Judging of the Best Head Attire will take place at 12:30 p.m.
All proceeds from the sale support Four Rivers Garden Club community projects.
Saturday, if you’ve already created a hat you’ll be ready to attend the 29th annual croquet match between St. John’s College and the U.S. Naval Academy held on the grounds of the St. John’s campus. Dress in your spring finery, pack a picnic basket, and bring a blanket or folding chairs. In addition to the entertainment of watching the croquet match itself, there will be entertainment provided by the St. John’s Freshman Chorus and the U.S. Naval Academy Trident Brass Band. The match begins at 1:00 p.m, but of course you’ll want to arrive earlier to grab a good spot.
Perhaps you purchased some flowers at the Friday garden sale or you have some beautiful flowers growing in your own garden, but Saturday evening is the time to start constructing your May Basket. The May Basket contest is judged Sunday morning in the Annapolis historic district by the Garden Club of Old Annapolis Towne between the hours of 10:00 a.m. and noon. I don’t live within the historic district boundaries but I still enjoy making and hanging up a May Basket to celebrate the season. (Look back to previous blog entries for more about May Baskets.) All day long, it is excellent fun to stroll the streets and admire May Baskets. I particularly like seeing the baskets that children create as well as the clever baskets made by some of the local merchants promoting their businesses. The weather should be great, so start planning your weekend.

Annapolis Mitchell Gallery Inspires Authors and Artists

Utagawa Hiroshige (1797-1858)
Number 51: Mannen Bridge and the Fukagawa District (1857)
Series: Meisho Yedo Hyakkei (One Hundred Famous Views of Edo)
Ink on paper

Tucked away in the far corner of the St. John’s College campus in Annapolis, sits The Mitchell Gallery. This handsome modern building, built in 1989 provides exhibition space for visiting shows from art museums from around the United States as well exhibitions vetted by local curators and art historians that highlight artists and craftsmen residing locally. Although visited by thousands of art lovers each year, the gallery is still a hidden treasure. Many local residents have no idea of its existence despite its 20 plus year presence.
This June, to honor its 20th Anniversary an event is being planned enittled “The Art of the Book” that will highlight art and literature. Save the date, June 25th, when authors and artists will be on hand to celebrate the Mitchell Gallery and provide an exhibition of art work inspired by books along with workshops and panel discussions and a silent auction to raise monies for the Mitchell Gallery.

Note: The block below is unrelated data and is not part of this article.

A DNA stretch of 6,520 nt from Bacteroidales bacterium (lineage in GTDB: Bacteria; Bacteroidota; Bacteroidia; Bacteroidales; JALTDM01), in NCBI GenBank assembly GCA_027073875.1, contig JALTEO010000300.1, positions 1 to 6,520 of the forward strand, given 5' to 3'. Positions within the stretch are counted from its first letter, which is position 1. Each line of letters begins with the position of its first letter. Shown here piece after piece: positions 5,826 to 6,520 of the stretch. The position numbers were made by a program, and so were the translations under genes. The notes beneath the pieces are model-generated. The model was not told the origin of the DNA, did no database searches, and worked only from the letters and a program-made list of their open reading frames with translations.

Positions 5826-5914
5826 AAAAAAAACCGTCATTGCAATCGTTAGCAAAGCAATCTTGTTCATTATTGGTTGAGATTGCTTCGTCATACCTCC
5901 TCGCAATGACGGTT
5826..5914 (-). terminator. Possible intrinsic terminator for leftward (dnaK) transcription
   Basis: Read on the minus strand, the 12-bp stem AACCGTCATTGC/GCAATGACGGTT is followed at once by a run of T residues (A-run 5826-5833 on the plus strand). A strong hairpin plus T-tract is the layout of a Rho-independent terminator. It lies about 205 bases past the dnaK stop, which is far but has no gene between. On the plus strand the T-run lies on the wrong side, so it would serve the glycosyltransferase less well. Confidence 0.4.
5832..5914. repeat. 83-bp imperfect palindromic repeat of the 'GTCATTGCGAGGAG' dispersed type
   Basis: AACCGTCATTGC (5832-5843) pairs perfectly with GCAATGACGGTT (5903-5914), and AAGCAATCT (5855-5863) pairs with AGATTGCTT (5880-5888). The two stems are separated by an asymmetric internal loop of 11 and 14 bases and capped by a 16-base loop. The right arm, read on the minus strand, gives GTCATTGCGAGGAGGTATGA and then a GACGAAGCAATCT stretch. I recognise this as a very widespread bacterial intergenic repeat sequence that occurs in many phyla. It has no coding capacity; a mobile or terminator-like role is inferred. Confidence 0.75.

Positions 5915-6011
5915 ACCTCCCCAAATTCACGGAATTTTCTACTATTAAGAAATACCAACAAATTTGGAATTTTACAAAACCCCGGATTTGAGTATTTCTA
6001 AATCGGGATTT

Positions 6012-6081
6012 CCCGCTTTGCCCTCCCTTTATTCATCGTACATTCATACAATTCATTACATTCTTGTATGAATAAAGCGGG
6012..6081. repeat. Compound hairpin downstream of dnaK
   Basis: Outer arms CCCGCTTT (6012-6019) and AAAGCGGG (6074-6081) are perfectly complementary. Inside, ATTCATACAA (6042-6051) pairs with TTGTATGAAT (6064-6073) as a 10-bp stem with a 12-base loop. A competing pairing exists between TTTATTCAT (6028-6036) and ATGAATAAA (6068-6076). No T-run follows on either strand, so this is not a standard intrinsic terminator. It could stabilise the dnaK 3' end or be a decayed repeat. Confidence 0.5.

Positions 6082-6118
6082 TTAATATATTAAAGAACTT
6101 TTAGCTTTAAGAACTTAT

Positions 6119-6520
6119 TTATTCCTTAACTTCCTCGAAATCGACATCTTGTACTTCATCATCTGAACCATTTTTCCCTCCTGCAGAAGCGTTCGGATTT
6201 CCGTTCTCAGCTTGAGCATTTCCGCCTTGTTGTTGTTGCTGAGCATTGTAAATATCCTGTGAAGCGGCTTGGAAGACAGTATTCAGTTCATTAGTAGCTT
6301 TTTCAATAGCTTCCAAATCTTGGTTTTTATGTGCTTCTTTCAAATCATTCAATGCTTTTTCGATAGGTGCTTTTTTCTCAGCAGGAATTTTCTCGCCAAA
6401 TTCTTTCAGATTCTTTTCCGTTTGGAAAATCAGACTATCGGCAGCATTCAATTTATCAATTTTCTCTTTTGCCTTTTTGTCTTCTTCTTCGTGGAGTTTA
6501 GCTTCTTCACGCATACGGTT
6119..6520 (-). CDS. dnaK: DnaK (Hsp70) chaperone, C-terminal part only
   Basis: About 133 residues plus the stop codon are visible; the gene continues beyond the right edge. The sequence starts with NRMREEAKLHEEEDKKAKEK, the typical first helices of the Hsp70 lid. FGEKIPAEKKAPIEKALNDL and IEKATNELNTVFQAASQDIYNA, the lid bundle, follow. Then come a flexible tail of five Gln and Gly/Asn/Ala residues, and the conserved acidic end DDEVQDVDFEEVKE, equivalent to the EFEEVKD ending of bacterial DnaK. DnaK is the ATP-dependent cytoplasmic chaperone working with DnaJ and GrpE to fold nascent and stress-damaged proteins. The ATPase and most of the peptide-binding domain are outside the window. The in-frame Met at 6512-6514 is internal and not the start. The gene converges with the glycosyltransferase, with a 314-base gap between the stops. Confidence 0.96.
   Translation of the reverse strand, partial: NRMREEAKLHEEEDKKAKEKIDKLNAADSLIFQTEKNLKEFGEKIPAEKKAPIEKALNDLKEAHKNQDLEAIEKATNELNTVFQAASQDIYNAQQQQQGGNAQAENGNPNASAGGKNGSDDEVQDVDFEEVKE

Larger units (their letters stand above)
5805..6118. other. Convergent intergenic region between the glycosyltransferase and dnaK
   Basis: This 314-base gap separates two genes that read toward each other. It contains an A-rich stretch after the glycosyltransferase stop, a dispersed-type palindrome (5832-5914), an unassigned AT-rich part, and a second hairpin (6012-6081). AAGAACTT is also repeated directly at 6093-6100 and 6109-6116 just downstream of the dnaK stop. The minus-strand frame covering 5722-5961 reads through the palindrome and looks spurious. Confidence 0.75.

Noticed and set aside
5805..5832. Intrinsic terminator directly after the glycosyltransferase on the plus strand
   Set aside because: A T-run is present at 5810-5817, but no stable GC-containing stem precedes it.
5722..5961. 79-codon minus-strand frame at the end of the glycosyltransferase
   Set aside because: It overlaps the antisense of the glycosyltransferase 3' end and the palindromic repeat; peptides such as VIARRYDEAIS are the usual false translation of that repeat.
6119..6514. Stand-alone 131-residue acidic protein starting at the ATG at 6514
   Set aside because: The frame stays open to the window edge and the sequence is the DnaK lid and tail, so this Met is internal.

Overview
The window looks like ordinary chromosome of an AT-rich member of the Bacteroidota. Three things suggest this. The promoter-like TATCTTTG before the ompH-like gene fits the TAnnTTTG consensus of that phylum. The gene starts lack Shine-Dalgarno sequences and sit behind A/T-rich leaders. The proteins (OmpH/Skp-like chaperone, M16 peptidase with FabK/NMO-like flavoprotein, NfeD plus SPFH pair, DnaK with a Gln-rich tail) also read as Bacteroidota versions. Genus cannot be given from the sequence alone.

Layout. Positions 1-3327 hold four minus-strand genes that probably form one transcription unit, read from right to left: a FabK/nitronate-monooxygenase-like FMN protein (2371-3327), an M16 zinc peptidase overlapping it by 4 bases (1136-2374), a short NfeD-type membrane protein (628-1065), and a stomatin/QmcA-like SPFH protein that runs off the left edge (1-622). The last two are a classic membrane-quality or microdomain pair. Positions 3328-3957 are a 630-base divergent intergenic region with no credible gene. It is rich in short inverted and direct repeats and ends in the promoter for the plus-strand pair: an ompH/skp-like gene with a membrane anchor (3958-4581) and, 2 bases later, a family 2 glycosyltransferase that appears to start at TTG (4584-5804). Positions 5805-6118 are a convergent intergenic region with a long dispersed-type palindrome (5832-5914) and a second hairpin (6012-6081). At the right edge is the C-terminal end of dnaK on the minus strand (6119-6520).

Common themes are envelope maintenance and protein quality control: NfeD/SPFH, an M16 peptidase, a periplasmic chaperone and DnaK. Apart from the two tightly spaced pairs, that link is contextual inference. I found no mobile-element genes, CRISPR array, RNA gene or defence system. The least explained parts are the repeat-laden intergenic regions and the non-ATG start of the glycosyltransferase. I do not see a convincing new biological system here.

Next week the March exhibit “The Floating World: Ukiyo-e Prints from the Lauren Rogers Museum of Art” will be opening on March 3rd and will hang until mid April. This exhibition of 50 Edo period (1603-1868) prints reveals an intimate history of Japanese print collecting in the South in the early 20th century. Internationally know ukiyo-e print expert Frederick Gookin, Lauren Rogers Museum of Art founder Wallace B. Rogers created a superb collection in the 1920’s. The prints encompass all of the ukiyo-e subjects: beautiful women, actors and the theater, landscapes, narrative scenes, and decorative themes.
The Gallery is open from noon to five, Tuesday through Sunday and Friday evenings from seven to eight. Admission is free. For more information call 410-626-2556.
If you are inspired to donate a collectible book to the Art of the Book silent auction in June, please contact me via this blog. Thank you!

Annapolis Opera Starts Their New Season

Opera is alive and well, here in the Chesapeake Bay Region. Annapolis Opera kicked off their 2010-2011 season with an impressively well attended gathering, entitled “Celebrate Opera”. Held at Wine Cellars of Annapolis on Forest Drive in Clocktower Place, I could describe the scene as “standing room only” but then again, this was a standing kind of event, which is my only criticism of what was a lovely evening. Designed to raise money for this worthy organization, at $125 a head, guests tasted a variety of wines provided by Wine Cellars and dined on gourmet cheeses, pate, and subsequent courses of poached salmon served with a corn and blueberry relish and tenderloin with whipped sweet potatoes. For dessert there was of course, Opera cake. Everything was delicious, although it was definitely a challenge to balance a plate of food, glass of wine, eat, drink, and chat. The highlight of the evening was the entertainment–arias and a duet song by baritone Jason Stearns and soprano Colleen Daly. Of Metropolitan Opera fame, Jason Stearns makes his home in Annapolis with his lovely wife and soprano Suzanne. On October 23, he will be the featured performer headlining what is billed as “Concert of Stars” at St. John’s College Key Auditorium. Also scheduled this season is a performance “Gifts from Grand Opera” at the First Presbyterian Church in Anapolis on December 5th and in 2011 four more events that include the two day run of one of my favorite operas, “Marriage of FIgaro,” performed at Maryland Hall in March. Visit their website at www,annapolisopera.org and